Tuesday, May 15, 2007


"Maybe you could help my wife!"

ha ha ha ha ha ha ha ha ha ha ha ha ha ha ha ha ha ha ha ha ha ha ha ha ha

"Maybe you could help my kids!"

hee hee hee hee hee hee hee hee hee hee hee hee hee hee hee hee hee hee

"Maybe you could help me then!"

haw haw haw haw haw haw haw haw haw haw haw haw haw haw haw haw

Such frivolity.

Such fun.

And all because I answered the question, "What do you do for a living?"

I used to answer, truthfully, "I do sex therapy." But I stopped that when I would get serious looks - no laughter - and then get asked a question to which the answer was either, "yes it's totally normal - kinky, but within the range of normal" or "ugh, you might want to talk to someone about that." I stopped mentioning sex because I didn't want spontaneous glimpses into the lives of strangers. And besides, one day in an airport a total stranger wanted me to see a 'bump' on his penis to tell him if he should be concerned about it. I don't want to see the bump on a strangers penis in the airport. I never again said, "I do sex therapy."

So I settled with, "I work with people who have intellectual disabilities."

Then I got 'the' joke. The one that everyone thought so funny, "Maybe you can help _____ now!" Fill in the blank with 'me' 'my wife' 'my kids' 'my boss' 'my mother' any of a long line of responses.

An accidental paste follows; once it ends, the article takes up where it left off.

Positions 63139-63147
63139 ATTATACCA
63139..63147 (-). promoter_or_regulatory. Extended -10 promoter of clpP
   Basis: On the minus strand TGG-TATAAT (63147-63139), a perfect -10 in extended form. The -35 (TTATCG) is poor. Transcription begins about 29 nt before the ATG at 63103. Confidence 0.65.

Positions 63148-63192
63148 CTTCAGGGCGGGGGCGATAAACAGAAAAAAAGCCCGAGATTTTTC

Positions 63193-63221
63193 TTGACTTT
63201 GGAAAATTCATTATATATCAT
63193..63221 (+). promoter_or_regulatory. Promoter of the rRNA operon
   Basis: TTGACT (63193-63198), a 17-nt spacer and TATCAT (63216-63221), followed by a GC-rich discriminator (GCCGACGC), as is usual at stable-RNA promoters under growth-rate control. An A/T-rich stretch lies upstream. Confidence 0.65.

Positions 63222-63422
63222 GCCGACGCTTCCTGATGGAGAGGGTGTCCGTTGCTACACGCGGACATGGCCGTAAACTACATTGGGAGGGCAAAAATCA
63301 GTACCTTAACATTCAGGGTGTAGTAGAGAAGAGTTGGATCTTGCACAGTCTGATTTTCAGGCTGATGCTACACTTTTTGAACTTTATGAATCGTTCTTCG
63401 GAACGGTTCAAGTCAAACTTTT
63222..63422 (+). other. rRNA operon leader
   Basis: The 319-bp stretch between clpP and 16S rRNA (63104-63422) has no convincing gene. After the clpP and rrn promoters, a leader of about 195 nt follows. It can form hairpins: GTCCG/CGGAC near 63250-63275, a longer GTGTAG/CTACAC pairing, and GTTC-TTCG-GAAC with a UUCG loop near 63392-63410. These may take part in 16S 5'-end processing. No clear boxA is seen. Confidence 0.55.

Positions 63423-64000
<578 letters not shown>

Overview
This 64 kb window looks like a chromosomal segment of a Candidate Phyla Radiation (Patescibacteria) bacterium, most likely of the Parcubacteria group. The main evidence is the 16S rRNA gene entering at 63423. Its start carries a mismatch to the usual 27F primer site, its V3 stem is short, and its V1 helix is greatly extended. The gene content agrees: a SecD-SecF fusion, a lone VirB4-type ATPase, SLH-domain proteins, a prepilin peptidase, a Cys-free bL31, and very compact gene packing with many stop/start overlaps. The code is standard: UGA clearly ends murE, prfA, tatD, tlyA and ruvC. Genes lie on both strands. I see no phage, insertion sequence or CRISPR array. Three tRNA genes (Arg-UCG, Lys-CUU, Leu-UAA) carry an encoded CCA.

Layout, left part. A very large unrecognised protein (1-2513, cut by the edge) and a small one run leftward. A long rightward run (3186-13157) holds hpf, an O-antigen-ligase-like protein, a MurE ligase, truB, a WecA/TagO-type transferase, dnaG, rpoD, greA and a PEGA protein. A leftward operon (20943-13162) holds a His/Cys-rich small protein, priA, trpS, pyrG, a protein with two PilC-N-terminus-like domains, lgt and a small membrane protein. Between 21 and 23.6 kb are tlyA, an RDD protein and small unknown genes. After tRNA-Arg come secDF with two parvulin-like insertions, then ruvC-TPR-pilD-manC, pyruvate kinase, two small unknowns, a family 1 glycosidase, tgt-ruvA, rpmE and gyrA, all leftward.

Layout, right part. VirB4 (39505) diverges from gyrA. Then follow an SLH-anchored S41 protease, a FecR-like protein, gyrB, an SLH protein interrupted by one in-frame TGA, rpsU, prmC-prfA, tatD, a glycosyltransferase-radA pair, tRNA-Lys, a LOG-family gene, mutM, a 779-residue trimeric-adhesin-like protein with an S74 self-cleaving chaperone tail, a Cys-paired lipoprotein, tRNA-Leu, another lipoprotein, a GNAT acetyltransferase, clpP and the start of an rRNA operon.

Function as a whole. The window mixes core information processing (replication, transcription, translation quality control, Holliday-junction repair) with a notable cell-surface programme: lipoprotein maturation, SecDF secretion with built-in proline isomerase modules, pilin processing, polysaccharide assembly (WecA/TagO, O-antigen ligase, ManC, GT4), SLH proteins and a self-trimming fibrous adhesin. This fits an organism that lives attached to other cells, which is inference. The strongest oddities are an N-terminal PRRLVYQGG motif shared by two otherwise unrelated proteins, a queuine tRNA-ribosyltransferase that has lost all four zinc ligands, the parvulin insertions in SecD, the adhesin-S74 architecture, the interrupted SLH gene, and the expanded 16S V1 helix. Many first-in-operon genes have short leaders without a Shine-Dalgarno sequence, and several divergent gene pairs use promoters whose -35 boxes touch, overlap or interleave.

And then there was the laughter, a kind of 'wink wink' laughter.

There seemed to be a real laugh and a half by comparing one's self, one's wife, one's kids ... to one of those 'intellectually disabled' people. The 'obvious difference' between self and other, I suppose was what they thought was so funny.

I never got the joke.

I never saw the jokester as that much superior to anyone I serve. I guess because I know that intellectual disability is only really about ability to learn. It isn't about character, it isn't about the important things that make a person valuable. So I didn't think the joke was anything but mean.

At first I feighned a modest but disapproving smile. But Joe said that that look didn't work on my face, I just look indigested.

Now I just can't take it any more.

That kind of mean humour makes me mad.

So now I just say, "I'm a social worker."

There's a conversation stopper.

Many people are afraid of social workers - that should tell you something.

I've done an average in my head that about as many people are afraid of social workers as there are people afraid of clowns.

I don't know what this means.

But it does mean that I don't get that damn joke anymore.


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Anonymous said...

previous comment ???

Anyway - I am a social worker but NEVER tell anyone that since I heard of a guy who woke up in casualty when he was asked what he did at a "friendly" darts match. A guy behind him hit him with his bar stool.

I tend to say I am a care manager -a cop out I know.

Mark Pathak said...

I have been a social worker in the UK now for 22 years and have never lied about what I do, am I am still proud of my job.

Now and again I even wear my “Kiss me I’m a Social Worker” badge I bought in the USA years ago.

It gets a laugh.

Me? Still waiting for a kiss!